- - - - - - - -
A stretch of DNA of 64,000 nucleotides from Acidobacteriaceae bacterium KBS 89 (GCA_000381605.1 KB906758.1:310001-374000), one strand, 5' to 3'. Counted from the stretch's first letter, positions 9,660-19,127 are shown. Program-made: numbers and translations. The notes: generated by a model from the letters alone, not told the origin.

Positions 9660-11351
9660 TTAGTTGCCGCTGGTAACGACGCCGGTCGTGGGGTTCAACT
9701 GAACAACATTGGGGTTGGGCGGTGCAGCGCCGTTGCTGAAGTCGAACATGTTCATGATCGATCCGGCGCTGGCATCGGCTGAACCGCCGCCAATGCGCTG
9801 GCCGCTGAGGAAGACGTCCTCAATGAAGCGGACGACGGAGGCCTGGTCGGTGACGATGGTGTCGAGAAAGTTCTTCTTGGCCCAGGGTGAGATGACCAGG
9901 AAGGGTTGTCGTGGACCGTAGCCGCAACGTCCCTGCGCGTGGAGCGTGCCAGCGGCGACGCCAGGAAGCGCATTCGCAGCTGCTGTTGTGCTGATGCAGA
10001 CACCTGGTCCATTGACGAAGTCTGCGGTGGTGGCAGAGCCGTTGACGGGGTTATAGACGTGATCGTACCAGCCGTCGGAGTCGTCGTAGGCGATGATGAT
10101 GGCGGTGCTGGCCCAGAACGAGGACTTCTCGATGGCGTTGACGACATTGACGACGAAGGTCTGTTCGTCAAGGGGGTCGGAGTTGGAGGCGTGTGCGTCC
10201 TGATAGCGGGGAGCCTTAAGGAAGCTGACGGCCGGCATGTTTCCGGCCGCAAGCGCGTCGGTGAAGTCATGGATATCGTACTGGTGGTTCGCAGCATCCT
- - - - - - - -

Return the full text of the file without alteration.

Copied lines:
A stretch of DNA of 64,000 nucleotides from Acidobacteriaceae bacterium KBS 89 (GCA_000381605.1 KB906758.1:310001-374000), one strand, 5' to 3'. Counted from the stretch's first letter, positions 9,660-19,127 are shown. Program-made: numbers and translations. The notes: generated by a model from the letters alone, not told the origin.

Positions 9660-11351
9660 TTAGTTGCCGCTGGTAACGACGCCGGTCGTGGGGTTCAACT
9701 GAACAACATTGGGGTTGGGCGGTGCAGCGCCGTTGCTGAAGTCGAACATGTTCATGATCGATCCGGCGCTGGCATCGGCTGAACCGCCGCCAATGCGCTG
9801 GCCGCTGAGGAAGACGTCCTCAATGAAGCGGACGACGGAGGCCTGGTCGGTGACGATGGTGTCGAGAAAGTTCTTCTTGGCCCAGGGTGAGATGACCAGG
9901 AAGGGTTGTCGTGGACCGTAGCCGCAACGTCCCTGCGCGTGGAGCGTGCCAGCGGCGACGCCAGGAAGCGCATTCGCAGCTGCTGTTGTGCTGATGCAGA
10001 CACCTGGTCCATTGACGAAGTCTGCGGTGGTGGCAGAGCCGTTGACGGGGTTATAGACGTGATCGTACCAGCCGTCGGAGTCGTCGTAGGCGATGATGAT
10101 GGCGGTGCTGGCCCAGAACGAGGACTTCTCGATGGCGTTGACGACATTGACGACGAAGGTCTGTTCGTCAAGGGGGTCGGAGTTGGAGGCGTGTGCGTCC
10201 TGATAGCGGGGAGCCTTAAGGAAGCTGACGGCCGGCATGTTTCCGGCCGCAAGCGCGTCGGTGAAGTCATGGATATCGTACTGGTGGTTCGCAGCATCCT